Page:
Mia Price is a lightning addict. She’s survived countless strikes, but her craving to connect to the energy in storms endangers her life and the lives of those around her.
Los Angeles, where lightning rarely strikes, is one of the few places Mia feels safe from her addiction. But when an earthquake devastates the city, her haven is transformed into a minefield of chaos and danger. The beaches become massive tent cities. Downtown is a crumbling wasteland, where a traveling party moves to a different empty building each night, the revelers drawn to the destruction by a force they cannot deny. Two warring cults rise to power, and both see Mia as the key to their opposing doomsday prophecies. They believe she has a connection to the freak electrical storm that caused the quake, and to the far more devastating storm that is yet to come.
Mia wants to trust the enigmatic and alluring Jeremy when he promises to protect her, but she fears he isn’t who he claims to be. In the end, the passion and power that brought them together could be their downfall. When the final disaster strikes, Mia must risk unleashing the full horror of her strength to save the people she loves, or lose everything.
Post Apocalyptic YA certainly seems to be becoming more and more popular and Struck definitely sounded a little bit different, with a synopsis that promised a lightning-addicted protagonist and two religious cults fighting for power, following an earthquake that devastates L.A.
Publisher: Corgi Children’s
Published: 2nd June 2011
Genre: Historical, YA
Recommended Reading Age: 14+
‘Zarita is used to basking in the pampered lifestyle being the only daughter of the town magistrate affords; she is free to roam the town as she likes, consort with the son of a nobleman and spend her days studying the arts. Saulo’s family have fallen on hard times, and when his father is hanged for an assault on Zarita he did not commit and Saulo is hauled off to be a slave at sea, Saulo swears revenge. But when Zarita’s mother dies in childbirth, and the formidable and frightening Inquisition arrives in the area, a curtain of suspicion and brutality comes down on her old life for good. Saulo may believe that Zarita is his sworn enemy, but in a time when the whole of Spain is in turmoil, are him and Zarita each other’s only hope of survival?’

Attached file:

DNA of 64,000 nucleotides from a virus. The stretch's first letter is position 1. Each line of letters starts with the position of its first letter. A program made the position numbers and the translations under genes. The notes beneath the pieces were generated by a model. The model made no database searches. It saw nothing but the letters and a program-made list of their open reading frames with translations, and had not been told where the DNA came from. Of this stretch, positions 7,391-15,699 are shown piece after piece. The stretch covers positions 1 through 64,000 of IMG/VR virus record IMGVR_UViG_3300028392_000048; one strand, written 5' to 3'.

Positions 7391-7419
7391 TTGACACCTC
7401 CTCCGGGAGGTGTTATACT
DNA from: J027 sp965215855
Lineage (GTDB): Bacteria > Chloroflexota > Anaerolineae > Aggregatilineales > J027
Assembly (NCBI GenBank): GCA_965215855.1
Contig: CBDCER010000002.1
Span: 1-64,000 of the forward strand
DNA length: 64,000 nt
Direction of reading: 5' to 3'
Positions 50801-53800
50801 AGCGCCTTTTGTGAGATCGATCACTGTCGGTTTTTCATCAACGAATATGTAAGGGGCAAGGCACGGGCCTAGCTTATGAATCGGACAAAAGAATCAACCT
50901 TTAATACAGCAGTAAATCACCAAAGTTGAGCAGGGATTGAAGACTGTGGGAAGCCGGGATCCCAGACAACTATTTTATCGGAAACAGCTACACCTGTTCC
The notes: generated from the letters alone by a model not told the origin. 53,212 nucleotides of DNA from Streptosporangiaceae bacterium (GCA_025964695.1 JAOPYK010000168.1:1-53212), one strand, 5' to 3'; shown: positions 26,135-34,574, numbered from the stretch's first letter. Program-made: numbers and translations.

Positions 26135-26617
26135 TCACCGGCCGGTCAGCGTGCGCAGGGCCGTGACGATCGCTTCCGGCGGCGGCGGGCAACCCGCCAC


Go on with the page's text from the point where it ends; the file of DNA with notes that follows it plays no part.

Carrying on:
Prisoner of the Inquisition is good choice for those who enjoy historical fiction. It’s rich in detail and Breslin really captures the atmosphere of the time, the religion, the politics, the ins and outs of everyday life, as well as life at sea in the 1400’s. Continue reading
First Published: 29th September 2011
Genre: Fantasy, YA
Recommended Reading Age: 16+
‘Princess Elisa is a disappointment to her people. Although she bears the Godstone in her navel, a sign that she has been chosen for an act of heroism, they see her as lazy and useless and fat.
On her sixteenth birthday, she is bartered off in royal marriage and shipped away to a kingdom in turmoil, where her much-older and extremely beautiful husband refuses to acknowledge her as his wife. Devastated, Elisa decides to take charge of her fate and learn what it means to bear the Godstone. As an invading army threatens to destroy her new home, and everyone at court maneuvers to take advantage of the young princess, Elisa becomes convinced that, not only is her own life in danger, the whole world needs saving. But how can a young girl who has never ridden horseback, never played the game of politics, and never attained the love of a man save the world? Elisa can’t be sure, but she must try to uncover the Godstone’s secret history before the enemy steals the destiny nestled in her core.’
Fire and Thorns turned out to be an awkward book to review. I started of loving it and quickly got sucked into the story, but by the end of the book I had lost interest. I’m aware my lower rating of Fire and Thorns is in the minority, but I was disappointed by how little I was actually invested in the story.